WASHINGTON -- rose in August in half of major cities measured by a private survey, a sign that prices are stabilizing in some hard-hit portions of the country.
The Standard & Poor's/Case-Shiller index showed Tuesday that prices increased in August from July in 10 of the 20 cities tracked. That marked the fifth straight month that at least half of the cities in the survey showed gains.
The biggest price increases were in Washington, Chicago and Detroit. The greatest declines were in Atlanta and Los Angeles.
Over the past 12 months, prices have fallen in all but two cities -- Detroit and Washington.
Analysts warn that prices are certain to fall again once banks resume millions of foreclosures that have been delayed because of a yearlong government investigation into mortgage lending practices.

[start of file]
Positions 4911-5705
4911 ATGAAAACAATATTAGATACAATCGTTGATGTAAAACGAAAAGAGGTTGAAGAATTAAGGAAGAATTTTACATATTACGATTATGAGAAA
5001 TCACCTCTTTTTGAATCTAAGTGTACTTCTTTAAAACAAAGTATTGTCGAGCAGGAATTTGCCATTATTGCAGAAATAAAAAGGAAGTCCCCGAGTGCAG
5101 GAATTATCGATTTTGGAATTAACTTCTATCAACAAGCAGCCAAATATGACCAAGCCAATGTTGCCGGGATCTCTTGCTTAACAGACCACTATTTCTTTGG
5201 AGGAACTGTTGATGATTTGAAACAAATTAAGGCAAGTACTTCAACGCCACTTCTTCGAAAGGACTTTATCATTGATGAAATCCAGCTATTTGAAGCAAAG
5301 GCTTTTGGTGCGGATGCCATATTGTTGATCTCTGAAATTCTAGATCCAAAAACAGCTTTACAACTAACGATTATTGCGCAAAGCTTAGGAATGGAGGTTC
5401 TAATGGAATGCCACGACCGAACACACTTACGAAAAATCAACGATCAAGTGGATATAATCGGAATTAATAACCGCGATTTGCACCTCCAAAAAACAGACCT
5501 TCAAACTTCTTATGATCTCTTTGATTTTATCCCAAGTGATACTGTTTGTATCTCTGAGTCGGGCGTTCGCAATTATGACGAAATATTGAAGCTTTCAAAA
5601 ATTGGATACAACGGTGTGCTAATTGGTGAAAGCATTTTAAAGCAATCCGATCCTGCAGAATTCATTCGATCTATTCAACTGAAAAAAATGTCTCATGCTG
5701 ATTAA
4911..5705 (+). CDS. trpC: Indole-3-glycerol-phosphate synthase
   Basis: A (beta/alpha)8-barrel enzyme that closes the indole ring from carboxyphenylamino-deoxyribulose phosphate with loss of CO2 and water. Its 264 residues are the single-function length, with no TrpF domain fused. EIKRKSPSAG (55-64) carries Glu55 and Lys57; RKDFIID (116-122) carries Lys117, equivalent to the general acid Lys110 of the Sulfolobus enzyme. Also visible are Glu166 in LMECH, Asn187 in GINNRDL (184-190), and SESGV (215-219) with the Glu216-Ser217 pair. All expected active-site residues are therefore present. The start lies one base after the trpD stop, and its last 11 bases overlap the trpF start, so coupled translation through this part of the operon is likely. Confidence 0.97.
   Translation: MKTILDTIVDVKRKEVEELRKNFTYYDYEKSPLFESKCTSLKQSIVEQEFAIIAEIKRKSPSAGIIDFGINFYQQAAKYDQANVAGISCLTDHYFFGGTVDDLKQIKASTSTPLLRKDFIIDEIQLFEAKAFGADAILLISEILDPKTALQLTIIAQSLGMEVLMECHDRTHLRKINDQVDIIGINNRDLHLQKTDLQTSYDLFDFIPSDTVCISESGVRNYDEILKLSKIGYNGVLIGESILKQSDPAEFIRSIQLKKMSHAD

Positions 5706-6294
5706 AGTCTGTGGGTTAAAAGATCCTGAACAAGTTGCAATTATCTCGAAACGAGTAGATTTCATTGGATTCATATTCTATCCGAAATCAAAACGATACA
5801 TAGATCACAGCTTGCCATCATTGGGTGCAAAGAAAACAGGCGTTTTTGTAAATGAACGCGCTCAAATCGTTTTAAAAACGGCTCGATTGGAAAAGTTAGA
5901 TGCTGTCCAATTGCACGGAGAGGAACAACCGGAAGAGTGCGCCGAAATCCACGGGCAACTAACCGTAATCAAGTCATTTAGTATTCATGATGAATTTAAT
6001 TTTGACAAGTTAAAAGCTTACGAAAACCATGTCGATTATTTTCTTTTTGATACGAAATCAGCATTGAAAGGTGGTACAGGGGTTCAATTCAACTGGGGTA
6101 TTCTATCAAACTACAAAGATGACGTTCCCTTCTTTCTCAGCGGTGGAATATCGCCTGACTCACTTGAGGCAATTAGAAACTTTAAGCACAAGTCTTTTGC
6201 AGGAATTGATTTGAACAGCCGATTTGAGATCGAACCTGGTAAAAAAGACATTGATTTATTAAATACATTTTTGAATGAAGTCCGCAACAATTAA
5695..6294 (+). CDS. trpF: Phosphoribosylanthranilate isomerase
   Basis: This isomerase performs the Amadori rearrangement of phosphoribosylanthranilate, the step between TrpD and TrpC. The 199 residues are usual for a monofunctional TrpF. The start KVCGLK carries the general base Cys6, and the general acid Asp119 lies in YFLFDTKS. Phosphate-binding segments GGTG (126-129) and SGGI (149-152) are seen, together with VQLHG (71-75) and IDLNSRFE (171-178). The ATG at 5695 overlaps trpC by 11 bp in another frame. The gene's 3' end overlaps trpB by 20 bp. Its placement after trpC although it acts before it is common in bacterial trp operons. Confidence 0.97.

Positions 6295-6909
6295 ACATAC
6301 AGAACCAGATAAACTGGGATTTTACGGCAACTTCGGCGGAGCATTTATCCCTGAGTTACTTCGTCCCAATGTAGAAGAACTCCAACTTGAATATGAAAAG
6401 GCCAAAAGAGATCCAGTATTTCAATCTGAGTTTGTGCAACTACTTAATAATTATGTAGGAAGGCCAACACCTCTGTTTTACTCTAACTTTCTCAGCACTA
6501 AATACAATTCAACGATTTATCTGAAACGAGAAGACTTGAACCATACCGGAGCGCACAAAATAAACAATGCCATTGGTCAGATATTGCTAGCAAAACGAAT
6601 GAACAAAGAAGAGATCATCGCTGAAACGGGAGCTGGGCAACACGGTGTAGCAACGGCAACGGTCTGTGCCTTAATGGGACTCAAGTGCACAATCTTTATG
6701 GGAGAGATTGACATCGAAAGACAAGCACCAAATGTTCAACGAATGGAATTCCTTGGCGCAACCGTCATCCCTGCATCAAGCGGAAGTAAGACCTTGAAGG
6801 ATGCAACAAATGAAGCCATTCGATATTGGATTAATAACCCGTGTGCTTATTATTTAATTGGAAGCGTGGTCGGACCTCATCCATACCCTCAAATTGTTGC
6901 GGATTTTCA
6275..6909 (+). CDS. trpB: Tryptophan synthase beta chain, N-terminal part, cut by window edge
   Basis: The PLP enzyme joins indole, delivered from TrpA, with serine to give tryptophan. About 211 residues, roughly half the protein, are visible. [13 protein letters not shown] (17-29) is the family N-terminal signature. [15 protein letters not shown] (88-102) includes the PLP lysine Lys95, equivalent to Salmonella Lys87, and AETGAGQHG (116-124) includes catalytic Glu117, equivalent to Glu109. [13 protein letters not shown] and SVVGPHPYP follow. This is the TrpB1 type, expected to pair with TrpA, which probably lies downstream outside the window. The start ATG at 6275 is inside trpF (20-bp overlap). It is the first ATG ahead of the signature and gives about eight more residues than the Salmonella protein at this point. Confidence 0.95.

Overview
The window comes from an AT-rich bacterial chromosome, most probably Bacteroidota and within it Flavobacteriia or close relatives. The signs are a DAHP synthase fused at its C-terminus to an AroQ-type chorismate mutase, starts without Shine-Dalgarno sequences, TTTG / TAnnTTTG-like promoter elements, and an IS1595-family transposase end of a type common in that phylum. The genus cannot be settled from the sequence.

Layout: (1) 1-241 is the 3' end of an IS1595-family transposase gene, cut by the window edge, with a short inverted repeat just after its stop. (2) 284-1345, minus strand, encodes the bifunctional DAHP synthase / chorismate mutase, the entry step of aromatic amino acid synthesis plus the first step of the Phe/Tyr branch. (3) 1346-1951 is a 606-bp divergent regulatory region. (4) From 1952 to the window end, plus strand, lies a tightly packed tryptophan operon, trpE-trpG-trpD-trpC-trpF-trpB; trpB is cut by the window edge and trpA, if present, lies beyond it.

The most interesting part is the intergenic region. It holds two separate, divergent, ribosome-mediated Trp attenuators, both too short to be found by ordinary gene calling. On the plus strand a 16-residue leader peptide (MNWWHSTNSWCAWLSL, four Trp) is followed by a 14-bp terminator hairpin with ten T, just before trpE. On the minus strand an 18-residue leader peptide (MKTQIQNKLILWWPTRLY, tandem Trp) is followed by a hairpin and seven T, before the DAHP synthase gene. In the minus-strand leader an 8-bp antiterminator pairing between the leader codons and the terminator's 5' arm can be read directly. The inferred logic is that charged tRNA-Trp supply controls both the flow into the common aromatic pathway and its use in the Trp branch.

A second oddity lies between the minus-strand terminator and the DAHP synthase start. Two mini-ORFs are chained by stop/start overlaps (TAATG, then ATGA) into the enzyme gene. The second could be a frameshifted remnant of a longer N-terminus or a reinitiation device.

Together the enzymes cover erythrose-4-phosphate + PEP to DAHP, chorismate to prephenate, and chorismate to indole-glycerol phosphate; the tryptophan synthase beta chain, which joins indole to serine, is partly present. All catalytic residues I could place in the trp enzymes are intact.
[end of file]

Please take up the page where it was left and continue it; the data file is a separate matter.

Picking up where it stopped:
The index, which covers half of all U.S. homes, measures prices compared with those in January 2000 and creates a three-month moving average. The August data are the latest available.
Sales of previously occupied homes are on pace to match last year's dismal figures -- the worst in 13 years. Sales of new homes fell to a six-month low in August and this year could be the worst since the government began keeping records a half century ago.
Housing is a key reason why the economy continues to struggle more than two years after the recession officially ended. Foreclosures and short sales -- when a lender accepts less for a home than what is owed on a mortgage -- makes up about 30 percent of all home sales last month, up from about 10 percent in past years. The large number of unsold homes and foreclosures are sending prices lower and hurting sales.
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